It’s football season again, and therein lies something unique about the Virginia Tech experience and its close ties to football games on Saturday afternoons.
This weekend’s game went well, and it felt good to be back among fellow students, alumni and fans. I am almost always impressed by how Tech fans conduct themselves in the spirit of athletics.
Near the end of the game, many football fans gradually left due to the massive margin of points on the scoreboard, leaving behind an array of empty cups and bottles, aluminum foil, football programs and other trash.
This is not surprising, however, considering that 75% of Americans have admitted to littering in the past five years, according to StatisticBrain.
But the unscrupulousness with which so many loyal Tech fans litter in their home stadium just rubs me the wrong way.
Fans’ behavior at sporting events speaks volumes about the school. In fact, I know of former students who in part chose to attend Tech because of the sense of community they felt while jumping to ‘Enter Sandman’ in a sea of orange and maroon.
However, had I been a prospective student at this game, I might have changed my perception of the Tech community.
One would think that at such a nice stadium, on such a nice day, with the abundance of so many trash cans, fans simply carrying their trash out and throwing it away wouldn’t be difficult.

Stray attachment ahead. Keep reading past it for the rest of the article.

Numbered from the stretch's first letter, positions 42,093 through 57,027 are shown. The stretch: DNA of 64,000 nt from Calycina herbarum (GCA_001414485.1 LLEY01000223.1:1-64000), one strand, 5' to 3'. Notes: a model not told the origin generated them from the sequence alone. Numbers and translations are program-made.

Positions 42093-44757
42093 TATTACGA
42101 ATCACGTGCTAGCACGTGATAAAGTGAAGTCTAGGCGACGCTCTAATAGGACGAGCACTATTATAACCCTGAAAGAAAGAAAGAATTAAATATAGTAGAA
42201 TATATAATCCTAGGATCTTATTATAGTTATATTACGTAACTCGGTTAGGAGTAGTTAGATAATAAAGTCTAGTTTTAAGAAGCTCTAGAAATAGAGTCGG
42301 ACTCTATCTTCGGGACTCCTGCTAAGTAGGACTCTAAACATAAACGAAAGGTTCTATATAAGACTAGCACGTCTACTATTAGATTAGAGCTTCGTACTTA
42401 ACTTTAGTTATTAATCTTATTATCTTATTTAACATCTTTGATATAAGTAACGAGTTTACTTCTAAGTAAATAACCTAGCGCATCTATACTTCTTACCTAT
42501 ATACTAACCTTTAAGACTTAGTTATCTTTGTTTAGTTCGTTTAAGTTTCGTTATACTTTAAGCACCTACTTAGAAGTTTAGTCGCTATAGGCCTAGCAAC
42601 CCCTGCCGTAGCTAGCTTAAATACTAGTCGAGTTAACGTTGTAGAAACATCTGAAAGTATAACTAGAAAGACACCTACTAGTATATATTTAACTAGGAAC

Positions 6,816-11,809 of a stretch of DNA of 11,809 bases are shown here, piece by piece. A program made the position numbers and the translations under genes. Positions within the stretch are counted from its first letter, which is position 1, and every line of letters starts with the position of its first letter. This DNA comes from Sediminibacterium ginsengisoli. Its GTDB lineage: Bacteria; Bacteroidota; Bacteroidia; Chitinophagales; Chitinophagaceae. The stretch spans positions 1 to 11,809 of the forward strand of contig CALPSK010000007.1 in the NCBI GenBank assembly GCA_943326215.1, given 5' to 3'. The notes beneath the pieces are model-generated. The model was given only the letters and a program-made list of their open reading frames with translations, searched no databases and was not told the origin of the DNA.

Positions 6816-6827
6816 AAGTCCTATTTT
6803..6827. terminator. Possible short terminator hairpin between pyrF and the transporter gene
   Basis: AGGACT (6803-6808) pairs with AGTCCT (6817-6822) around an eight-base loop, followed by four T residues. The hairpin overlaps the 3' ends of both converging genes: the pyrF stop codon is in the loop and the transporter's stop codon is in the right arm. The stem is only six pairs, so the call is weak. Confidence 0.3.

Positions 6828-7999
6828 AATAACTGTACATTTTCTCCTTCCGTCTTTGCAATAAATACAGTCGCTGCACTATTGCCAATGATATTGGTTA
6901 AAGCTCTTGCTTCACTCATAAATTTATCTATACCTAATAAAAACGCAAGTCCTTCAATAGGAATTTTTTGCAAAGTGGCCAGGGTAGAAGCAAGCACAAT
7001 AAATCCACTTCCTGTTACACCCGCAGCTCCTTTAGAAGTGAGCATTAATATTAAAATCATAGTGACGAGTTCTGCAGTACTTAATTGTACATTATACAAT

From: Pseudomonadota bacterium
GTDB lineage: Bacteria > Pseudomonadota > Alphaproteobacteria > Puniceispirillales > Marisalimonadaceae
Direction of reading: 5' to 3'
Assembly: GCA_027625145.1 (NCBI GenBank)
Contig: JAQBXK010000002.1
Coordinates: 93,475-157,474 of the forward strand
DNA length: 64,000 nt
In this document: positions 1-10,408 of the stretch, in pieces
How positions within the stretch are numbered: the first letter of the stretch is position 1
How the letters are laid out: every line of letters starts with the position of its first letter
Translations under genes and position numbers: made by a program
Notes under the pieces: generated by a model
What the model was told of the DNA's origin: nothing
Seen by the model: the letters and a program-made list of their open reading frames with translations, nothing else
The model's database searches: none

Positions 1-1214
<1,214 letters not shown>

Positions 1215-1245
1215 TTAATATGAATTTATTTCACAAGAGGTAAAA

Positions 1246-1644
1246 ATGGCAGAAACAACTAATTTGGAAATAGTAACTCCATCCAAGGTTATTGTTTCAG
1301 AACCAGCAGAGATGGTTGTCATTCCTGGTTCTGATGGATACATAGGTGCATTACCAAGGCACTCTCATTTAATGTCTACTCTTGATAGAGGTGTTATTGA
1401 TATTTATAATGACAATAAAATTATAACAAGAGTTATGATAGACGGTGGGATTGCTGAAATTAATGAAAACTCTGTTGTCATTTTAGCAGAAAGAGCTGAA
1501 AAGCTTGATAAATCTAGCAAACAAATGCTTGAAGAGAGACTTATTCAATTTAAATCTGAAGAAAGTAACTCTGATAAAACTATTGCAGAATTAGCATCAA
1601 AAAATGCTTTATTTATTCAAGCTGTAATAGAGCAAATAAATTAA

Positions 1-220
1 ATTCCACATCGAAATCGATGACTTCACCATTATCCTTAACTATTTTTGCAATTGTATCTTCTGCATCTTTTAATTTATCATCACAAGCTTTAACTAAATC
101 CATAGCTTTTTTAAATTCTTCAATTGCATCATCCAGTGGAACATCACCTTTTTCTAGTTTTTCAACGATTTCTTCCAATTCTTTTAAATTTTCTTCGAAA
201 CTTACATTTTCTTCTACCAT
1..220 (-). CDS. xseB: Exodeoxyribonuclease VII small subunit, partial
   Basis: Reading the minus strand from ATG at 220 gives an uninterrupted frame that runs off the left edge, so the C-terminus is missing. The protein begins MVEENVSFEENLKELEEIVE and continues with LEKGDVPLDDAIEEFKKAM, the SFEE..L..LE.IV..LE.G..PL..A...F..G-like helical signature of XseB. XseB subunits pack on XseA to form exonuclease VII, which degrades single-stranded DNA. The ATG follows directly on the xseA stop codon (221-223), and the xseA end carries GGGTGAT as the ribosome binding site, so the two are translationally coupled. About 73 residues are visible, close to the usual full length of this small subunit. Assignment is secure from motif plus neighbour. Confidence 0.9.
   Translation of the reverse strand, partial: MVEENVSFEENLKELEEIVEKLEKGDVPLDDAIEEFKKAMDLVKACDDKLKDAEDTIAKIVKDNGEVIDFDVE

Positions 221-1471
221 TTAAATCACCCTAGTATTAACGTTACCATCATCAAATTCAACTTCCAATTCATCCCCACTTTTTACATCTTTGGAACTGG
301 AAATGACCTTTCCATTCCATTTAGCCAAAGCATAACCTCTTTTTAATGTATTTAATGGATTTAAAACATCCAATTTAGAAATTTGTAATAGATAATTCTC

Seeing all that garbage left behind by Tech fans does not portray a positive image about our fan base, or our university for that matter. In my opinion, littering is a habit of ignorance and shows a degrading lack of self-respect.
But Lane Stadium wasn’t even the worst of it. Parking lots from tailgaters were full of trash and people continually walked by and failed to pick up anything as they passed.
What seems even worse is the fact that alumni, who hold this place so dear in their hearts, would be so complacent and tolerant of the obscene amounts of trash in the stadium and surrounding areas.
At Saturday’s game, I witnessed an alumnus, proudly sporting his class ring, walk away from his empty water bottles and aluminum foil at his alma mater’s own football stadium.
According to Business Insider, Blacksburg is the 17th smartest city in the country. One would imagine that in such an intelligent, progressive location littering would be among the least of our problems.
Such a blatant display of unintelligence and ignorance is totally unnecessary, and I propose that littering laws be enforced at football games, no matter if tickets were purchased or not.
Currently, those who litter in Virginia can face up to a $250-$2,500 fine for littering. Although enforcing the laws won’t totally eliminate littering, knowing that a hefty fine for doing so will cause offenders to think twice about throwing their trash anywhere other than in a trash can.